I spent this week in Israel and Washington, D.C., all from the comfort of home, unimpeded by the snow that brought New York to a standstill.
Thanks to the magic of technology, UJA had two different missions happening on two different continents. The common theme, of course, was Covid. Each mission reflected on how the pandemic has severely taxed our communities while also inspiring creativity and collaboration.
The other theme was the state of our society. With Israel about to face another difficult election, its fourth in two years, and America emerging from our own bruising election season, we’d do better to listen and learn from different voices. These missions were a great place to start.
First, our trip to Israel.
Every year, members of UJA’s planning staff and volunteer leadership travel to Israel to meet with grantees and learn about growing needs in the Jewish State, hear from leaders across the diversity of Israeli society, and evaluate our current programmatic investments.
This year, when for the first time in our lives we can’t just hop on a plane to Israel, 90 participants joined the four-day mission — three times the number who would have typically joined our in-person planning trip. Our oldest participant was 96 years old. Our youngest, a baby in New York spotted on his father’s lap. And the mission was intense: we had over 35 meetings and panel discussions on multiple tracks from 8:30 am to 2:30 pm each day.
One panel, highlighting how Israelis have coped with Covid, brought together women in leadership positions from across the broad spectrum of Jewish life — secular, Reform, Conservative, modern Orthodox, and Haredi. Each spoke movingly about creative ways they’ve brought their communities together for learning and prayer.
Another panel focused on the significant economic impact of the pandemic, particularly on already marginalized populations. A positive development, cited by many (including the former CEO of Microsoft Israel), is how the normalization of working from home could benefit households on Israel’s social and geographic periphery. These groups, including Haredi and Arab Israelis, hopefully now have easier pathways to employment in the high-tech industries located in major cities, far from their homes.
In another session, focused on Haredi economic empowerment, we heard from Tehilla, a member of the Haredi community who shared her story. When one of her six children tested positive for Covid, all six quarantined in a two-bedroom apartment. After an initial period of despair, she became determined not to allow the crisis to define her. She used the time with her kids at home to upgrade their secular education, allowing them for the first time to use the internet, something that she and many in the Haredi community have resisted.
Contextualizing the change, Tehilla said, “An egg acted on by outside forces is destroyed, but when it breaks from the inside, new life emerges.” Indeed, Tehilla’s willingness to share her story with a non-Haredi American audience, using a computer and Zoom, is itself evidence of a shift, suggesting larger changes in how the Haredi community might interact with technology and broader society going forward.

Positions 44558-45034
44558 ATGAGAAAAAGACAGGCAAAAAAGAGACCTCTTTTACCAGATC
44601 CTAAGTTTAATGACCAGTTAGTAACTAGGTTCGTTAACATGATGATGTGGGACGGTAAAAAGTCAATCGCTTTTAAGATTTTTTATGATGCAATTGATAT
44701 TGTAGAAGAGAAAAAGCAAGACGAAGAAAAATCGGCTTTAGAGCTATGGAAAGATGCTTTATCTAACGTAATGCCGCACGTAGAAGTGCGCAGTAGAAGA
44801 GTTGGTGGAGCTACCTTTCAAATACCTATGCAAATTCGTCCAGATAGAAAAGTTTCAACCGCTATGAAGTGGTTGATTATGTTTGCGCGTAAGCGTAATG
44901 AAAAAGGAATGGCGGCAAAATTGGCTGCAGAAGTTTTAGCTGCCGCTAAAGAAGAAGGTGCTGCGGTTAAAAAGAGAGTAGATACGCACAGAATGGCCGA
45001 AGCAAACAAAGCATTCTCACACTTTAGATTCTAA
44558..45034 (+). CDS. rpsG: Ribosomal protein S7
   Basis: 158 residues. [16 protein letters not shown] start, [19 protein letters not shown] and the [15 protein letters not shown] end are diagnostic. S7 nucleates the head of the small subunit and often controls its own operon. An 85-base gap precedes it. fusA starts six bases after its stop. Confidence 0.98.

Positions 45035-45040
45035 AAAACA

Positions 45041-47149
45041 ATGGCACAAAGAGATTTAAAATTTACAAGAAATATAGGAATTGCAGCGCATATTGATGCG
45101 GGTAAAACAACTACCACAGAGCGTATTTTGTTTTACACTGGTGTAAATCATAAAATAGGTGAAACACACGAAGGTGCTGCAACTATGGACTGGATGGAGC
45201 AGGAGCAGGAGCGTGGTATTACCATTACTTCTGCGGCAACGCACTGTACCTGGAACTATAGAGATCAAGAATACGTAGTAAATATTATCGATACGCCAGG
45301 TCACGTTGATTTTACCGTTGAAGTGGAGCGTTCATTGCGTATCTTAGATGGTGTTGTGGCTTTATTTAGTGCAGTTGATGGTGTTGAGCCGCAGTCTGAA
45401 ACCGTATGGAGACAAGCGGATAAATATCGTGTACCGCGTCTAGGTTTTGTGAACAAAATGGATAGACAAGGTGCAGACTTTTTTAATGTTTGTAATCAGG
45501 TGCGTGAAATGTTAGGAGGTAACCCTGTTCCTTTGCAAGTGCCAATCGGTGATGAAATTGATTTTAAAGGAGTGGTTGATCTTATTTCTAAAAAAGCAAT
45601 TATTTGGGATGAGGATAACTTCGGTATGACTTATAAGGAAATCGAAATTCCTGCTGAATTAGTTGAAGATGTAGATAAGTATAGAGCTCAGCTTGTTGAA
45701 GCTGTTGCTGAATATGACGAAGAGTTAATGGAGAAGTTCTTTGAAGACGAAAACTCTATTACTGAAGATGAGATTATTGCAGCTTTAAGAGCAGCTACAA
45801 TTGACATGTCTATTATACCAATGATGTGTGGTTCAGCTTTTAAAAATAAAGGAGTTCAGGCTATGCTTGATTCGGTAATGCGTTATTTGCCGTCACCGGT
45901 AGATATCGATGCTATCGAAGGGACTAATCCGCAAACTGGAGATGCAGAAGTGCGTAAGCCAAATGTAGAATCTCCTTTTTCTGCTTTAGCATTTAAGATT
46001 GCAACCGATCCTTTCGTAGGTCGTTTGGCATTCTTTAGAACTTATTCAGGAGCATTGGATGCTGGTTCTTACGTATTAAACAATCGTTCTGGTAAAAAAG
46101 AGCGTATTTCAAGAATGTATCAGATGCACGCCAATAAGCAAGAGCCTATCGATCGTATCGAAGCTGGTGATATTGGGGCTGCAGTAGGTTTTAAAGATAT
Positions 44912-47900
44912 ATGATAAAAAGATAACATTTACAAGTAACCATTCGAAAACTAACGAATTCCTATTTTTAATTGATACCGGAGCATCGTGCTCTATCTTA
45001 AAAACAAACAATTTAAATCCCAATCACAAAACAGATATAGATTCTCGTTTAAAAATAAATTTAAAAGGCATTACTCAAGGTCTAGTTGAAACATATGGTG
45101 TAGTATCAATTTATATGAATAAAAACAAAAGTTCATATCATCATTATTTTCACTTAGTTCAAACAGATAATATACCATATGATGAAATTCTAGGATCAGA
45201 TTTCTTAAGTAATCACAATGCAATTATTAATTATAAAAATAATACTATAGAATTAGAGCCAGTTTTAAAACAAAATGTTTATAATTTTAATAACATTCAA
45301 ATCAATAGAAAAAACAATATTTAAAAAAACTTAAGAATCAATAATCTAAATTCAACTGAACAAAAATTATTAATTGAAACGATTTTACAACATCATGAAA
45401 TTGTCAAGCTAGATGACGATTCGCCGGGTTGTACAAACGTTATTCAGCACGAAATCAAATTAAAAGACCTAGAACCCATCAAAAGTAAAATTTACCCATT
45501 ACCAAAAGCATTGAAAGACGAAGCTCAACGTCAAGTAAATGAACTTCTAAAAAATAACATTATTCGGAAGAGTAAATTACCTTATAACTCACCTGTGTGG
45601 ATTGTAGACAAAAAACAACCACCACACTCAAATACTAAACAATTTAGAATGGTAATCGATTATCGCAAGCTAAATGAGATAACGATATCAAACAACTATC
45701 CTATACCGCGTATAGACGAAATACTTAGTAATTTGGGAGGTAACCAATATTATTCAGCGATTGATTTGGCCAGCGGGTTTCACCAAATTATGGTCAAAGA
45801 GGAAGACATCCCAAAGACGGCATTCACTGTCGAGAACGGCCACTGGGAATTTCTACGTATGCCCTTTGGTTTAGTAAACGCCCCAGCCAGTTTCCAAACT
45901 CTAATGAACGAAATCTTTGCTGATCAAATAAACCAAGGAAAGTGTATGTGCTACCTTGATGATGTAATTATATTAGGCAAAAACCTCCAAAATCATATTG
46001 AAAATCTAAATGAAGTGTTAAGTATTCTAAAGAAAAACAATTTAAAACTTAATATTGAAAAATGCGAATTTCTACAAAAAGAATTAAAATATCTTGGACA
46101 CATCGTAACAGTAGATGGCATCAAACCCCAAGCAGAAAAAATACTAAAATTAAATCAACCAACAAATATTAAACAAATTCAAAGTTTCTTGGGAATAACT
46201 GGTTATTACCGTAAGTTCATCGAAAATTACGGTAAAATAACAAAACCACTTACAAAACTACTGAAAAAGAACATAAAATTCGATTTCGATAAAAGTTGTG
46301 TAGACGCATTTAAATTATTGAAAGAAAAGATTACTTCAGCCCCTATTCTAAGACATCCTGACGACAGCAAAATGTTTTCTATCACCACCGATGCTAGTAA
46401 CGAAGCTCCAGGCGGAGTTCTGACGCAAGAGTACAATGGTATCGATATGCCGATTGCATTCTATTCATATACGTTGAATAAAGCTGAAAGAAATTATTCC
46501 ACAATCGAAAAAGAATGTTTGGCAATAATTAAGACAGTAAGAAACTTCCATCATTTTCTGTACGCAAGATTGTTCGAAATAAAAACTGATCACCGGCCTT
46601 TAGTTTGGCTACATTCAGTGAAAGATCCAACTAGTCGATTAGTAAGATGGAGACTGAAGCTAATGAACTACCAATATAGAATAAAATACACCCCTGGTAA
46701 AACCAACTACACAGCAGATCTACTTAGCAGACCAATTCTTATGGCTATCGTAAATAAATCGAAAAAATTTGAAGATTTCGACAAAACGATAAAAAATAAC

Back in Washington, D.C...
Organized by the Jewish Federations of North America (JFNA), the virtual mission to D.C. brought together over 3,000 participants from across the country, including 400 from New York.
The mission, planned to coincide with the start of the new administration, was an opportunity for the Jewish community to voice our concerns about social service needs, anti-Semitism, security, and Israel. Seeking open dialogue with both sides of the aisle, we heard from numerous speakers, notably Senators Schumer and McConnell, Speaker Pelosi, and Representative Scalise. We also met with seven freshmen members of Congress, including our own Kathy Manning, the newest representative of North Carolina and the former chair of JFNA.
A session with Senator Gillibrand focused on government’s role in addressing food insecurity through SNAP benefits and other subsidies. Underscoring the challenge, David Greenfield, CEO of Met Council, UJA’s largest partner in distributing kosher food, told us that pre-pandemic, 1.2 million New Yorkers were food insecure. That number is now over 2 million. With our significant support, Met Council has increased their food delivery from 5 million pounds pre-pandemic to 15 million pounds this last year. It’s clear that to meet staggering needs, philanthropy and government will need to work together more closely and creatively than ever before.
In a New York-focused session, former Deputy Mayor Dan Doctoroff, who helped lead the revitalization efforts after 9/11, said that crises can catalyze communities to become even better. And that while it will take strong leadership to bring people together around a shared vision for the future of the city, Dan was optimistic that New York would emerge strong.
The overall takeaway from both missions is that Covid has created dramatic new landscapes of need, in New York and in Israel. Yet in some very positive ways, we’re never going back to what was. We’re working together across communities in innovative ways. We’re finding new ways to engage with people and lift them up. And when we can’t be in-person and must go virtual, we’ll take full advantage — creating a more accessible experience, so babies and nonagenarians can be “in Israel” together.
What an exhausting and exhilarating week, even without the jet lag and only our experiences and learnings to unpack.